Woodside buy-back falls short

Woodside buy-back: Shell buy-back fails to stick

A US$2.68 billion share buy-back from Anglo-Dutch supermajor Shell of shares Woodside Petroleum has been knocked back after failing to secure enough of the shareholder vote.

Shareholders of the Australian independent voted to reject the buy-back at an extraordinary general meeting in Perth on Friday.

About 72% of shareholders voted for the proposition, while 28% voted against it.

The resolution needed a 75% acceptance rate to pass, meaning the buy-back has now fallen through.

Woodside chairman Michael Chaney said the board supported the buy-back as it is the only way Shell can sell off shares in an “orderly” fashion.

“In making our assessment of this transaction the board considered a range of capital management options including special dividends and selective and equal access buy-backs,” he said at the company’s meeting.

“The independent expert has concluded the transaction is fair and reasonable to all shareholders."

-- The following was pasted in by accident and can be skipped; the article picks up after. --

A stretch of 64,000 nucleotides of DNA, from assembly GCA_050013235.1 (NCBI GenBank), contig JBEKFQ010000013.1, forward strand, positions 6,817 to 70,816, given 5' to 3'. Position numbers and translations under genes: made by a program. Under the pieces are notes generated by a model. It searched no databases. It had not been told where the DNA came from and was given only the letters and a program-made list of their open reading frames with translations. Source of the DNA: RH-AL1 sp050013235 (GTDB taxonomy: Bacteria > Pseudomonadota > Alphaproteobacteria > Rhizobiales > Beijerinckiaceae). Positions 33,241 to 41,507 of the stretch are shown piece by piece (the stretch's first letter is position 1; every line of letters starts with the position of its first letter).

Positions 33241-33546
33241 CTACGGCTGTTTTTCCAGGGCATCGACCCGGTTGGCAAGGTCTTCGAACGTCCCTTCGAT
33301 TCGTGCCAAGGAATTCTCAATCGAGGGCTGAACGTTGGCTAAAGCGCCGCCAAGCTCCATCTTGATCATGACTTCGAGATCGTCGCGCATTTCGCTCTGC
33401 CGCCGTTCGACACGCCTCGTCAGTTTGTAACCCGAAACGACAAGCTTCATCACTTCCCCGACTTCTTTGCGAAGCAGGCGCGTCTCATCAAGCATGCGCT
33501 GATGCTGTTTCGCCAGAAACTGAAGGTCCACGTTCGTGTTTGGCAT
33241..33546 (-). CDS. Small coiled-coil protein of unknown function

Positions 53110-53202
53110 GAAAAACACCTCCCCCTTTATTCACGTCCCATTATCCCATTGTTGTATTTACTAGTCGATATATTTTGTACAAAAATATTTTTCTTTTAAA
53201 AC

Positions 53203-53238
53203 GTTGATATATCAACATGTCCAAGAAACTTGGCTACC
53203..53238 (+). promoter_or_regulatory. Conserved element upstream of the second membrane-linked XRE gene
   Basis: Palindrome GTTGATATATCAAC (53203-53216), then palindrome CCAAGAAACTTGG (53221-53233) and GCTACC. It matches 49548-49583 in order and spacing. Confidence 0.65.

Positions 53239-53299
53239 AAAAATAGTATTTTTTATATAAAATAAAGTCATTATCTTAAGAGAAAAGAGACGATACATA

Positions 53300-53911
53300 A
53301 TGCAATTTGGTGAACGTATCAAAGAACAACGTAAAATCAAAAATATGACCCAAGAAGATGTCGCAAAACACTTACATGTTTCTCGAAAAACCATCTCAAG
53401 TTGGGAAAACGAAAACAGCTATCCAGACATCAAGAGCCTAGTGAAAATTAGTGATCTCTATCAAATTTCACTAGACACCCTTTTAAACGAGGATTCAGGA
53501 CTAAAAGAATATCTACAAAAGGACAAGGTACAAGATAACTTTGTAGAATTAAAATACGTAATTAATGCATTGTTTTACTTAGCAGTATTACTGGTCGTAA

Initial Woodside shareholder votes regarding the buy-back were found to be 71.3% in favour of the buy-back and 28.7% against the resolution.

The proxy and direct votes proposed the buy-back of 78.3 million shares from Shell for about US$2.68 billion, with all of these voted now audited.

“However, the resolution required 75% approval of all votes cast in order to proceed and it looks like we shall fall short of that,” Chaney said before the vote took place.

A statement from Shell on Friday morning said it acknowledged the vote and the company "is reviewing its options in relation to its remaining 13.6% holding in Woodside".

The buy-back has faced considerable doubt in the media over the past week as the Australian Shareholders Association has ‘reluctantly’ supported the deal and the proxy vote numbers failed to impress.

Shell decided to shed shares worth $5 billion, reducing its equity to a small holding of just above 4%.

The sale brings to a conclusion a process that started in 2001 when Shell’s takeover bid for all of Woodside was rejected by the Australian government.

Shell then sold a 10% interest in Woodside in 2010.

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